Those of us in UK universities (OK, well, a lot of us) are lucky enough to benefit from Reading Week: a week in which students are advised to hit the books in order to brush up on their skills, acquire more knowledge, and basically, NOT procrastinate over looming deadlines. Um, oops….
Of course, I just had to catch up on the important studies. And a Warcraft guide came in just fine. But even so, like many other students, I found myself at the PC wondering what to do next after I’d consumed two cans of Red Bull. Result? A few hours of sitting in front of the TV and console in the living room, clad in PJ bottoms (just like the old days—only now my pjs are silk) playing…
Call me sad, but frankly, I care not. This game is amazing. This game is thoroughly addictive. This game is, in fact, what started me off with game-related anger (“I’m not MOVING until I damn well COMPLETE this thing!”) which inevitably turned into real-life anger (“YOU’RE not moving until YOU damn well complete this [insert cuss word of choice] thing! Got that?!”).
Moving swiftly on…
For all those who are children at heart and love things that are cute and colourful, check this out if you haven’t already. Though as far as I know, practically everyone has played Rayman at some point in their lives, and like the infamous Marmite ads state, you either love it or you hate it. Yup, it’s one of those games. Me? Well, what can I say? I’m a sucker for all things bright and simple, so this was a sure-fire hit back when I got this on the PS2. I tell you, it was nice to relive the moment.
So, onto the game in detail. To start off, our wonderful hero Rayman is…well, what actually is he? A little guy with a shining smile, freaky blonde ‘do, and nothing that connects his feet to his torso. Granted, he’s fab. In this game, the first installment of the series, we have a world full of forests, clouds and deathly musical notes. All very childlike, though quite easy to control.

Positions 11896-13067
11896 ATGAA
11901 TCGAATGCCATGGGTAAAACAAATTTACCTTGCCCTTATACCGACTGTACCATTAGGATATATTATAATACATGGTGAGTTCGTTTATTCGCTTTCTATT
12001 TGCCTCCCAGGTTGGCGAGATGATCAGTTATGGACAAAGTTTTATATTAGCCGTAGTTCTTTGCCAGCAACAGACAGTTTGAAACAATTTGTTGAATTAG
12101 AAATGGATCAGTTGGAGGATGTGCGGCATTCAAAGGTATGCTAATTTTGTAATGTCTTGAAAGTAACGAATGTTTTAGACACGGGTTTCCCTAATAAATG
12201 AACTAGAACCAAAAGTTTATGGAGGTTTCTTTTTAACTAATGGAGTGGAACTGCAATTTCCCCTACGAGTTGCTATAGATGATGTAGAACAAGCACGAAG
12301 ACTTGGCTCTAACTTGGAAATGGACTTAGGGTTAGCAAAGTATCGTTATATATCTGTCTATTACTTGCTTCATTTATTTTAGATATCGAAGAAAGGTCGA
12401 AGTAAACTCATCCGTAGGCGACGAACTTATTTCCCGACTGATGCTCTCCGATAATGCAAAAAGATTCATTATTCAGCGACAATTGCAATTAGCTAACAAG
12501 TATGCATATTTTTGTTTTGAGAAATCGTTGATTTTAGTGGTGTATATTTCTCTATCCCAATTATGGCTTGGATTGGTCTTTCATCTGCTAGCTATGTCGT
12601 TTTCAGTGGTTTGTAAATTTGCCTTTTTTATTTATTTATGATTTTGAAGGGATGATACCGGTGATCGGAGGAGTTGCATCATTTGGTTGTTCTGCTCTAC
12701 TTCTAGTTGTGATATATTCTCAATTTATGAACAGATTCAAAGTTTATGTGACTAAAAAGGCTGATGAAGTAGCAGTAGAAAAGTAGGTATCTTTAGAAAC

The point of Rayman’s entire quest is to set free little creatures known as Electoons. Unfortunately, Rayman’s once-peaceful word has been taken over by a dark and powerful enemy named, scarily (or not) Mister Dark. As weird and nasty creatures walk freely, ridding the world of the Electoons, Rayman’s goal is to set free every one he can find. With the aid of Betilla the Fairy (really going somewhere with these names here, aren’t they? Oh…wait…it’s aimed at kids. My bad.) who frequently provides Rayman with new skills, he will stop at nothing to save the Electoons whilst defeating anything which may stand in his way, thus returning his world to its usual state of never-ending bliss. Jeez, someone hand this guy a tiara—he WILL go to the ball, people.
Ahem. You pretty much get the point.
Of course, Rayman is a platform game, and such games are usually quite enjoyable if you’re into that sort of thing. There are some parts in this that can seriously get you irritated if, like me, you suffer from a lack of patience (yep, sometimes you have to press “jump” at one exact spot before you can complete the level…and by then, after having tried it ten times already, you’re breaking out into a manic sweat and swearing at the nearest relative. Oh yes, we’ve all been there.) Miss a jump, and you’re done for. Sadly, you’re unable to save on a constant basis like you can in other games, so that’s another downside (albeit one of the major ones!)
However, the game progresses nicely as you move up the levels. Betilla appears every now and then to grace you with her presence—and to offer you a new “magical power” that you’ll eventually need, such as Rayman’s ability to put his hair to good use and become a helicopter, thus climbing up to those hard-to-reach places. But take your finger off the button for one second and that’s it—Rayman falls to his death. And you have to start again.
I’ve moaned about it enough, though. This really is a great game and I recall rather a few lazy afternoons on it as a teen. Despite the overly-cute and colourful graphics and the childlike “feel” of it all, it’s really quite fun. But be warned: It can get you easily hooked. Not on a “cheaper-than-crack” WoW level of hooked, but hooked for a good hour or two nonetheless.
As I said, it’s one of THOSE games.